“In preparation for disconnection, DeKalb County established extended installment plan incentives, up to seven years,” the statement said. “Individual case managers communicated the detailed dispute process, based upon the nature of the dispute, to each customer.”
In addition, DeKalb County says it created a dedicated call center for installment plan requests, sent three letters to customers with past-due balances, and conducted an outbound phone campaign for customers who had balances of $10,000 or more.
The county also utilized door hangers for 6,000 unresponsive residents and did a preemptive meter check for 100 customers with the highest balances, finding no issues.
County officials said the department has dedicated over $8.5 million to multiple customer assistance programs that aid in payment assistance like Partnership for Community Action, Urban League of Greater Atlanta, DeKalb Cares (DeKalb County Community Development Department) and the Tenant-Landlord Assistance Coalition.
Affected customers can also contact the DWM directly to dispute their bill at (404) 371-3000. To set up installment plans, customers should call (404) 378-4475, or email email@example.com.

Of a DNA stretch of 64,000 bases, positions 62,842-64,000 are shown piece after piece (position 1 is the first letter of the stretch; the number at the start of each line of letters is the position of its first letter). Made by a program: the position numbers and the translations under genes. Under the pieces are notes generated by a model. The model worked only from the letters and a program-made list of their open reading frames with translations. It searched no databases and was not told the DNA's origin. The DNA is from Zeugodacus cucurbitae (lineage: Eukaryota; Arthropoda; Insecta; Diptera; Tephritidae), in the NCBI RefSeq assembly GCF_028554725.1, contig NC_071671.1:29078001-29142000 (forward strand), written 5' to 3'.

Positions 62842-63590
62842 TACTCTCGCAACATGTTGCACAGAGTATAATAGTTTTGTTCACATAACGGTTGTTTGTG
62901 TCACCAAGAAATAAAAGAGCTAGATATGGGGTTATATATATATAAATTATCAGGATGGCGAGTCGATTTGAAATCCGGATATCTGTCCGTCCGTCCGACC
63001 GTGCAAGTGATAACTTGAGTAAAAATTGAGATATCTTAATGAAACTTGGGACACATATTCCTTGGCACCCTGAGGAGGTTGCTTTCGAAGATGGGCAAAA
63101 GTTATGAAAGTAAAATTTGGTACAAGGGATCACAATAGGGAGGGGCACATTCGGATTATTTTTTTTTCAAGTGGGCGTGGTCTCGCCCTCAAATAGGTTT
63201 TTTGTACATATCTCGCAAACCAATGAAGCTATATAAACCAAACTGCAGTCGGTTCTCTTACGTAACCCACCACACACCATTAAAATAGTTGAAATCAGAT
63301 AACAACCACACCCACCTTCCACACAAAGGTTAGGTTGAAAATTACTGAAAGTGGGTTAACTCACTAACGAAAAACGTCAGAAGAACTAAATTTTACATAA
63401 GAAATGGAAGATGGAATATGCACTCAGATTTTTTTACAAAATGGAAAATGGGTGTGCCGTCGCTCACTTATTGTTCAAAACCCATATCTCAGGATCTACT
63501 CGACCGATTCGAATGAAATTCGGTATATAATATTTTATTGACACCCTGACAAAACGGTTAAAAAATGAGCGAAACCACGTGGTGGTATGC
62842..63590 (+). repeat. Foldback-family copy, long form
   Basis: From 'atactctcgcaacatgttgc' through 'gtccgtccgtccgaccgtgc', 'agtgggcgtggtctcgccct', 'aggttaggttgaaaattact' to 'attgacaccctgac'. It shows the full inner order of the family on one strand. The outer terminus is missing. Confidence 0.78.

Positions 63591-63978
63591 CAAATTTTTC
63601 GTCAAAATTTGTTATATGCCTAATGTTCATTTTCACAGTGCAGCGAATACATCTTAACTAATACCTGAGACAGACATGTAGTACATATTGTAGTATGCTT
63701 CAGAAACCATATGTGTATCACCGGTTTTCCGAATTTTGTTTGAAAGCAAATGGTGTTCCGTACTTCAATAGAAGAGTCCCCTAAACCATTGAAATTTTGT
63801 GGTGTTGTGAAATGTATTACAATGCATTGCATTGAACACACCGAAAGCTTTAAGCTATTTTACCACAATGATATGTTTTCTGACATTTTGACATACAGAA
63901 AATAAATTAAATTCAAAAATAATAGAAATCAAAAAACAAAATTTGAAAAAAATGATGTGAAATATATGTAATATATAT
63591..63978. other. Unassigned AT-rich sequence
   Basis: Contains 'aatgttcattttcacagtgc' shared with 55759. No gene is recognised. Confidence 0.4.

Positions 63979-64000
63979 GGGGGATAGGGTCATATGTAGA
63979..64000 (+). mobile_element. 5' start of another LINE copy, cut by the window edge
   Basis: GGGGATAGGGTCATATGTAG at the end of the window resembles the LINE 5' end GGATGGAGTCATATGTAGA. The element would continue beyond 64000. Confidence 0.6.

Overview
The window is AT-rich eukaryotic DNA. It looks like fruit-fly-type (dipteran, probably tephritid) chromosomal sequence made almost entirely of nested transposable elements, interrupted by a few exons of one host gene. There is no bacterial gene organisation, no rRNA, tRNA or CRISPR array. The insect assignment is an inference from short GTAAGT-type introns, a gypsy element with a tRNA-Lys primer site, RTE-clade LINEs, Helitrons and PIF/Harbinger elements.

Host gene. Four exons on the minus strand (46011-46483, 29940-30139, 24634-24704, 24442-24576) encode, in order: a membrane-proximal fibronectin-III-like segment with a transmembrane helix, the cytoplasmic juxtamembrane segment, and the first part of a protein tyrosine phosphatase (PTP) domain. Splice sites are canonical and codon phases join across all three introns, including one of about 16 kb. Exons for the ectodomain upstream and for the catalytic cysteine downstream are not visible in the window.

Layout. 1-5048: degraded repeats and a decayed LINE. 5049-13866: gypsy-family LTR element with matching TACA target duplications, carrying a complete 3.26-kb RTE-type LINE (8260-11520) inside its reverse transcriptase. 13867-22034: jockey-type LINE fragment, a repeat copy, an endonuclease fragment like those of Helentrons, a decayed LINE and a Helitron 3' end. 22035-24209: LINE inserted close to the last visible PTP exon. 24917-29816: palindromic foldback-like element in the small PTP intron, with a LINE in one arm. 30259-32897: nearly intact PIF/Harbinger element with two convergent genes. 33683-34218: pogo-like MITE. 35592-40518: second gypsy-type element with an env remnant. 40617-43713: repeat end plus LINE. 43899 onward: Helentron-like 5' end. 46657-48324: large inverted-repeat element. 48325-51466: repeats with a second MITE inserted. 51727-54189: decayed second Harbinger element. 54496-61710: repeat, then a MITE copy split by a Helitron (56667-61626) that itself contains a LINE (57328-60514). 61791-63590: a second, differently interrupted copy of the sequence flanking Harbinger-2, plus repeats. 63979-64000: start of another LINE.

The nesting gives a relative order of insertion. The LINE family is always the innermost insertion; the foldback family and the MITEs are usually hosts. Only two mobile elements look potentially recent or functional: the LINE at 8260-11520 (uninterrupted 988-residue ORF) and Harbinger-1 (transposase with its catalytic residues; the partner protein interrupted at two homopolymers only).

‘It seems especially cruel’
DeKalb Water Watch member Stanley Iriele also stood before the Board of Commissioners on Tuesday, urging officials to find a more helpful form of adjusting excessive bills that he said are just unpayable in a reasonable timeline.
The Decatur native told Capital B Atlanta that when he took over his parent’s property when his mother passed away in 2018, no one had lived in the home for three years. By the time he received a bill from the DWM, Iriele said it had accumulated to more than $30,000.
“I’m not even asking that the entire debt be canceled,” Iriele said. “That just seems unreasonable. It seems unkind, it seems especially cruel.”
As for Gardner, her biggest hope is that longtime residents, like herself, receive support from the county she has been supporting for nearly five decades.
“This is home. So I’m going back home and asking for help,” she said. “I’m not going outside of my county. I’ve lived in the same county for 49 years. I’ve been paying taxes. My kids went to school here. I have supported DeKalb County since I lived here. So now it’s like, what?”